Resident Evil Revelations
Action, Survival Horror
February 7th, 2012
Set in 2005, Resident Evil Revelations takes place between the events of the fourth and fifth games of the series, focusing mainly on Jill Valentine, Chris Redfield, and the anti-bioterrorism organization BSAA. In 2004, a state-of-the-art, man-made city on the sea, Terragrigia suffers an attack from the bio-terrorist group known as Veltro. With no other option, the city and the infection are neutralized by a satellite. The by-products of the virus can still be seen a year later. Enter Jill Valentine and Parker Luciani. During a brief training exercise the two discover that comrades Chris Redfield and Jessica Sherawat have gone missing, last coordinates over the Mediterranean Sea. Jill and Parker set out immediately to discover the fate of their friends, and find themselves aboard the derelict Queen Zenobia. More mysteries befall the pair as they discover strange monsters and unveil more sinister plots by Veltro.
The graphics do look stunning. The 3D adds that extra layer of depth, but the game can certainly be enjoyed without it. I found that playing on the lowest setting before being completely off was the best for the graphics. Some players have reported mild burn in on their screen when the 3D is on higher settings, so best be cautious. The colors are muted and dark, attempting to recreate that classic horror theme from the earlier games of the series. The claustrophobic halls of the ship do at times look like yet another copy of the original Akrlay Mansion from the first game. Yes, visually it is nice, but it grows a bit tiresome seeing such similar level design from game to game. The more I see something looking like a mansion in a Resident Evil game, the more I lose faith in the creativity department at Capcom. The more injured your character becomes; the more the screen will be tinged with blood-red splatters, causing a bit more discoloration. The effect actually works fairly well considering the game lacks the old style health-in-menu screens.
The character designs in the Resident Evil series have been fairly iconic. Jill wears her usual blue, Chris in green, and that really doesnít change in this game. However, I canít help but shake my head at some of the designs. Jessica and Rachel are both unnecessarily overly sexualized. Iím not a prude by any stretch of means, but the characters were clearly created with a single purpose in mind, and functionality is not that purpose. Sex sells, certainly. But Capcom should learn that their characters donít have to look like bimbos to be sexy. Rachel, a mysterious woman used in trailers to hype the story, runs around with her voluptuous bosoms popping out of her tight wetsuit. If I was investigating a ship run by terrorists that was possibly infested with monsters, I wouldnít want to show skin, especially over my chest. Jessicaís one-legged wetsuit is also a bit out of place. Wetsuits are meant to protect the body while submerged in water, so baring one leg defeats the purpose. As far as the men go, character Raymond Vester looks like comedian Conan OíBrien with a more angular face and much more unbelievable red hair. As far as enemies go, the classic monsters, the Hunters, make a return. These BOWs look as beastly as ever, and even get a lovely new trick to turn invisible. The main enemies on the ship, the Ooze, resemble the creepy Regenerators and Iron Maidens from RE4. Other enemies include some very annoying fish with razor sharp teeth and scales. Out of the water they are a bit slower, but can still be a danger if they are in a group.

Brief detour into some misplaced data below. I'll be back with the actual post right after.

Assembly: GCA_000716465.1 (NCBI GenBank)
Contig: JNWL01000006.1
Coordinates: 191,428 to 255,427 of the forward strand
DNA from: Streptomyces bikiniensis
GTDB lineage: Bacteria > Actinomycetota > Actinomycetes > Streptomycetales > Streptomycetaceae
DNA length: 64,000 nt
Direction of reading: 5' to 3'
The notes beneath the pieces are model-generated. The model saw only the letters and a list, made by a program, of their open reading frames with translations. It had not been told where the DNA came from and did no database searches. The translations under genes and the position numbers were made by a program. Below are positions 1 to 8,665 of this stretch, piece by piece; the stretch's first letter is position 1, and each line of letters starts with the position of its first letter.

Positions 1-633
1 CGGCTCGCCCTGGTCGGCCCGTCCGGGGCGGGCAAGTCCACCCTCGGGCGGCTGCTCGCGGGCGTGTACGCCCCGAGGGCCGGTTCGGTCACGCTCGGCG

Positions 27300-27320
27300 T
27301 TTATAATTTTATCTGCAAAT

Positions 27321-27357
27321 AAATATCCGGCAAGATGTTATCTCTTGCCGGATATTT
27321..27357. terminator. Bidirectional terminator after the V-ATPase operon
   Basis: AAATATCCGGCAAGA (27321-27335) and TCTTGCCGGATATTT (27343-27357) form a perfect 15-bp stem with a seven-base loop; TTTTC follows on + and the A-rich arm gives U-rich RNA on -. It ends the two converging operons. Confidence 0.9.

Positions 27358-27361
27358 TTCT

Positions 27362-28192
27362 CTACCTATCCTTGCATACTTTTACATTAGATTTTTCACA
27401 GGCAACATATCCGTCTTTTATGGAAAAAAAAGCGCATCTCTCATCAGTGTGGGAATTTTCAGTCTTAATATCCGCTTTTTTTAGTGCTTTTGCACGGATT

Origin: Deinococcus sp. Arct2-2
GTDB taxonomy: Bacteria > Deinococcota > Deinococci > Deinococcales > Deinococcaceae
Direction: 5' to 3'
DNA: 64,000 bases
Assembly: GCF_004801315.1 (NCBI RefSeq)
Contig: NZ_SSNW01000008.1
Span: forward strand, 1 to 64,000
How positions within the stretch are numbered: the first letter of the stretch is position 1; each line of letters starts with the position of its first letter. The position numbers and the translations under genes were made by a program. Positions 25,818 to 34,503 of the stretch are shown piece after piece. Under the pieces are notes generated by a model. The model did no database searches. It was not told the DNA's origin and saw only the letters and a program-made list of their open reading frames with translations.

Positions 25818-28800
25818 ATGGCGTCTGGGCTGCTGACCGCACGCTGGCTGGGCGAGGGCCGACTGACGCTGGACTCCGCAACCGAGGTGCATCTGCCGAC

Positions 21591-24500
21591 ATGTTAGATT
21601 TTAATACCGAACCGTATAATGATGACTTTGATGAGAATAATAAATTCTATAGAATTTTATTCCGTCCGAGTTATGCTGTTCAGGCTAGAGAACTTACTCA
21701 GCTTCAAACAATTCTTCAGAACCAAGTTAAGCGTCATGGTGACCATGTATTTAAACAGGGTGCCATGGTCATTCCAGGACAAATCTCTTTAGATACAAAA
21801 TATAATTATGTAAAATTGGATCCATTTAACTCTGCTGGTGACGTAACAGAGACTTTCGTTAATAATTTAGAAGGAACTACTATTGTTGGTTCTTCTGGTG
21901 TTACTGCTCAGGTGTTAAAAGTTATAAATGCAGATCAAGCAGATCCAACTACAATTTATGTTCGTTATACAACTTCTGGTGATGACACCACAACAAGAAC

The voice acting and dialogue for the Resident Evil games has been notoriously cheesy and at times a bit lackluster. This improved somewhat in games such as 4 and 5 (though they certainly had their moments). Revelations is no exception. Jillís voice actress sounds completely bored at times, as if she is reading her script without any emotion. Jessicaís character sounds like an immature high school student, and her nagging and self-congratulatory statements are asinine and out of place. However, if that was the goal Capcom was going for, it was well achieved by the actress. I also believe the dialogue for all games must include pointing out the very obvious. At one point Chris and Jessica are attacked by infected dogs, exposed rib cages protruding from their bodies and the skin around the brain peeled aside. ďCareful! I think they are infected!Ē Really, Chris? I would have never guessed that about those rabid beasts. Jessica complains about the cold. Well, yes, thank you for pointing out that it is cold. Never in my life would have guessed that with all the ice, snow, and wind. Jessica also does a fair bit of complaining about everything else around her. I can overlook these statements, but those unfamiliar with the series may not be so forgiving. The rest of the charactersí voice actors do a splendid job bringing their characters to life. Despite the sometimes sub-par voice acting and dialogue, the music and audio in Revelations are stellar. The haunting melodies create great atmospheric tension, and when you are besieged by enemies, the music is pulse-pounding addicting to listen to. The ambient sound effects of the creaking ship and the choppy sea water create an excellent build of terror. And with all due respect, one of the first bosses has one of the creepiest voices for any monster featured in the series. "Maaay day. Maaay day."